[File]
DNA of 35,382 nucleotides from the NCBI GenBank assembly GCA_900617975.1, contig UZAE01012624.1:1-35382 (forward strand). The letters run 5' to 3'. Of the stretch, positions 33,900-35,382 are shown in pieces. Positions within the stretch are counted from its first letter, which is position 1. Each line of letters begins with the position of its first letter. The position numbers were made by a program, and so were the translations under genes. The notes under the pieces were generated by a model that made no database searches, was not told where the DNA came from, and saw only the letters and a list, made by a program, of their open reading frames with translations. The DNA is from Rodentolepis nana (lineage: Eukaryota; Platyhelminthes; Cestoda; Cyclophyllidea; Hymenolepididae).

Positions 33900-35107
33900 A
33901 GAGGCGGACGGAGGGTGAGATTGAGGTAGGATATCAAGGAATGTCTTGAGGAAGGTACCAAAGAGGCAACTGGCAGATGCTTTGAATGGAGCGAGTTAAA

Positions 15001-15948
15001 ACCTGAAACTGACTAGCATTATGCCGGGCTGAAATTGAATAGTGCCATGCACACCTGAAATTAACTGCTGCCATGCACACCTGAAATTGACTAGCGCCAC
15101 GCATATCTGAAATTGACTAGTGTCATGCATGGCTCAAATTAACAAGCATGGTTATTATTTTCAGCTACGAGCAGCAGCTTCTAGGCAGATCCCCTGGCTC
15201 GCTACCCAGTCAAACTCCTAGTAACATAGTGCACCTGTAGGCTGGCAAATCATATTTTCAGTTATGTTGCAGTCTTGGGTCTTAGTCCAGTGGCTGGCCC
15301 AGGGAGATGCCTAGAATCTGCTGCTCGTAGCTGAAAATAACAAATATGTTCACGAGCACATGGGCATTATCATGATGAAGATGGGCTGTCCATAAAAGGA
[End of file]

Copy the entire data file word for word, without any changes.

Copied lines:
DNA of 35,382 nucleotides from the NCBI GenBank assembly GCA_900617975.1, contig UZAE01012624.1:1-35382 (forward strand). The letters run 5' to 3'. Of the stretch, positions 33,900-35,382 are shown in pieces. Positions within the stretch are counted from its first letter, which is position 1. Each line of letters begins with the position of its first letter. The position numbers were made by a program, and so were the translations under genes. The notes under the pieces were generated by a model that made no database searches, was not told where the DNA came from, and saw only the letters and a list, made by a program, of their open reading frames with translations. The DNA is from Rodentolepis nana (lineage: Eukaryota; Platyhelminthes; Cestoda; Cyclophyllidea; Hymenolepididae).

Positions 33900-35107
33900 A
33901 GAGGCGGACGGAGGGTGAGATTGAGGTAGGATATCAAGGAATGTCTTGAGGAAGGTACCAAAGAGGCAACTGGCAGATGCTTTGAATGGAGCGAGTTAAA

Positions 15001-15948
15001 ACCTGAAACTGACTAGCATTATGCCGGGCTGAAATTGAATAGTGCCATGCACACCTGAAATTAACTGCTGCCATGCACACCTGAAATTGACTAGCGCCAC
15101 GCATATCTGAAATTGACTAGTGTCATGCATGGCTCAAATTAACAAGCATGGTTATTATTTTCAGCTACGAGCAGCAGCTTCTAGGCAGATCCCCTGGCTC
15201 GCTACCCAGTCAAACTCCTAGTAACATAGTGCACCTGTAGGCTGGCAAATCATATTTTCAGTTATGTTGCAGTCTTGGGTCTTAGTCCAGTGGCTGGCCC
15301 AGGGAGATGCCTAGAATCTGCTGCTCGTAGCTGAAAATAACAAATATGTTCACGAGCACATGGGCATTATCATGATGAAGATGGGCTGTCCATAAAAGGA